'On the flight back to India, four full days after I had eaten at home, I had my first -- and very welcome -- meal, and recall asking the air hostess if there were more portions of dal than the helping she had served me,' says Kishore Singh.
Illustration: Uttam Ghosh/Rediff.com
What is it with Americans and cheese, anyway?
Having arrived in New York as part of the morning rush, a colleague in office, sensing I may not have had the time for breakfast, volunteered to pick up an "egg something" from a cafeteria down the road from the office.
Knowing her proclivity for egg sandwiches, I nodded gratefully. Only, it was an egg sandwich supersized the American way -- with slices of ham slathered in melted cheese, a profanity in the name of food that I managed a couple of bites of before slipping it surreptitiously away into the trash bin in the pantry.
"Wonderful, wasn't it?" asked my colleague, relishing hers and surprised at the speed at which she presumed I'd wolfed mine down.
There was no time for lunch that day, and I was so jetlagged by dinner time, I dozed off, waking up hungry in the middle of the night and wanting something other than Pringles and nuts from the minibar.
Room service extended only to things cold, but when I pressed them for something hot, they relented enough to consider salmon and duck sandwiches that, they said, were not on the night menu, but which they'd grill on special request.
They arrived -- you guessed it -- entirely doused in cheese, more fondue than hoagie.
Salmon drowned in cheese -- in a word, unpalatable.
The egg selection in the morning consisted of various forms of omelette stuffed with everything from olives to gherkins, but with one common ingredient: Cheese.
Could they eliminate it, please? "Not possible, monsieur," said the faux French maître d’, "The omelettes would not be creamy otherwise."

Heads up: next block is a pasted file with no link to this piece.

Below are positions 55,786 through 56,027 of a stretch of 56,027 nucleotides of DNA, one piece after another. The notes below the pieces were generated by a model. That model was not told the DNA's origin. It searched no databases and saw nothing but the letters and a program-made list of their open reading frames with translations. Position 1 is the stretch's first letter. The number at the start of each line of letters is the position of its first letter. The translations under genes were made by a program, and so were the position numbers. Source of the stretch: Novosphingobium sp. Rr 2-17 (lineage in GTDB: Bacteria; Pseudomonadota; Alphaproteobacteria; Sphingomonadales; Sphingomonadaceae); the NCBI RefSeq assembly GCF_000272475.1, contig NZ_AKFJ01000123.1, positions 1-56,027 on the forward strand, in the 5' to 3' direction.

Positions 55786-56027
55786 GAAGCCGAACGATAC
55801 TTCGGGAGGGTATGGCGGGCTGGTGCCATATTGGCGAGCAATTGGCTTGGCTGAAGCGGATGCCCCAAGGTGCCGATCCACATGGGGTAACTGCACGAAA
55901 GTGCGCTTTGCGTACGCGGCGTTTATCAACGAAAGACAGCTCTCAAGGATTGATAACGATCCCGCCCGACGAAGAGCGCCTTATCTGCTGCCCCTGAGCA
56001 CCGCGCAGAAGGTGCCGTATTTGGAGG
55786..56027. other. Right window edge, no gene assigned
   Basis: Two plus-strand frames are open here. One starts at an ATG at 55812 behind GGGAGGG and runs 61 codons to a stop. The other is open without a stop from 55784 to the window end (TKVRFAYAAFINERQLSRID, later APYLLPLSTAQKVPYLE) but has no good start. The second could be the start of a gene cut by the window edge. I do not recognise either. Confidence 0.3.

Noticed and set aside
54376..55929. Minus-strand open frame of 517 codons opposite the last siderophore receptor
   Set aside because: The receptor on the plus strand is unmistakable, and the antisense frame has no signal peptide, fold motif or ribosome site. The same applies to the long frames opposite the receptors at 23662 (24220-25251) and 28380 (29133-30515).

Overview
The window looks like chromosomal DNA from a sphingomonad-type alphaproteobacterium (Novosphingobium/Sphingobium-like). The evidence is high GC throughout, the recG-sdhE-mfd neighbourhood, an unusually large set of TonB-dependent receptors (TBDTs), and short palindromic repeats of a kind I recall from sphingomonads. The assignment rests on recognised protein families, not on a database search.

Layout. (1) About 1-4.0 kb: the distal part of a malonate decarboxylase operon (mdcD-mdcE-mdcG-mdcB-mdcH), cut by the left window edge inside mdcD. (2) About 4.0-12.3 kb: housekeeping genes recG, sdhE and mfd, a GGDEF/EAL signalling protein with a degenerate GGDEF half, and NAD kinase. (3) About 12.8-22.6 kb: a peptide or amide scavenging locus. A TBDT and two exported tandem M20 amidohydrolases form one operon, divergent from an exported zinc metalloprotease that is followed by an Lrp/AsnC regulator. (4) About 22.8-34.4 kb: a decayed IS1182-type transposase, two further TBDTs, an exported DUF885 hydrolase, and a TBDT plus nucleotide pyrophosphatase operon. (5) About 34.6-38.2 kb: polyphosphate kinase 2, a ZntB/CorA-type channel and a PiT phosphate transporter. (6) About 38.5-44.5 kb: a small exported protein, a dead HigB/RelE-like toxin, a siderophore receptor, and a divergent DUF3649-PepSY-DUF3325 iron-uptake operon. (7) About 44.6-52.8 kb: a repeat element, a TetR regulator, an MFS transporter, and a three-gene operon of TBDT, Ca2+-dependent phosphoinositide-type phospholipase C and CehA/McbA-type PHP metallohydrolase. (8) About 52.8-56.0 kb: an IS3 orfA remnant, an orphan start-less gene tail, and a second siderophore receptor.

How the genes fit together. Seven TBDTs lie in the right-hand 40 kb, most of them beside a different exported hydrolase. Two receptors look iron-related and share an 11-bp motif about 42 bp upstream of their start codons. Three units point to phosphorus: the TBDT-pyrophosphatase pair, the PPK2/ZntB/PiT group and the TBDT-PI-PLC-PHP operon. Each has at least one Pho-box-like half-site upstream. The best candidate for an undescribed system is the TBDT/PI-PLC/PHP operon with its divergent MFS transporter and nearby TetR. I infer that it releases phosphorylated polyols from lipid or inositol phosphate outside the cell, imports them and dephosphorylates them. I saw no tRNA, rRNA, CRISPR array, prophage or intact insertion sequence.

So, instead, I settled for a savoury toast, hoping for something tart. Wouldn't you know it that the "toast" consisted of slices of bread and salami that seemed to have been wrapped in cheese and deep fried before being topped with a fried egg.
It wasn't French, and it wasn't American, and it remained untouched in my plate while monsieur remained hungry.
It was my fault, I suppose, that I opted to refrain from dining at the two events the company was hosting in the Big Apple.
Being a host means being available to talk and schmooze, not sit down with one's own plate of grub, even though, by then, as another colleague who had accompanied me from New Delhi, suggested he was hungry enough to eat my hand.
So, instead, we walked down to find what must have been New York's worst food cart for a hot dog that tasted of sawdust and meat residue.
It was my only meal in the city, and it didn't have cheese, and was as close to heaven as any.
Another day, I remember having a takeaway soup of which the only thing that can be said is that it was hot and it was filling, for bereft of either taste, or nourishment, it remained remiss.
It was on the flight back to India, four full days after I had eaten at home, that I had my first -- and very welcome -- meal, and I recall asking the hostess if there were more portions of dal than the helping she had served me.
So sick was I of America's affair de la cheese, I had refused the air hostess' offer of good old paneer.
But the post prandial trolley included roquefort, stilton and gorgonzola. Would I like some?
I'm happy to report that my antipathy to America's fondness for runny cheeses didn't extend to the blue variety of Europe's finest.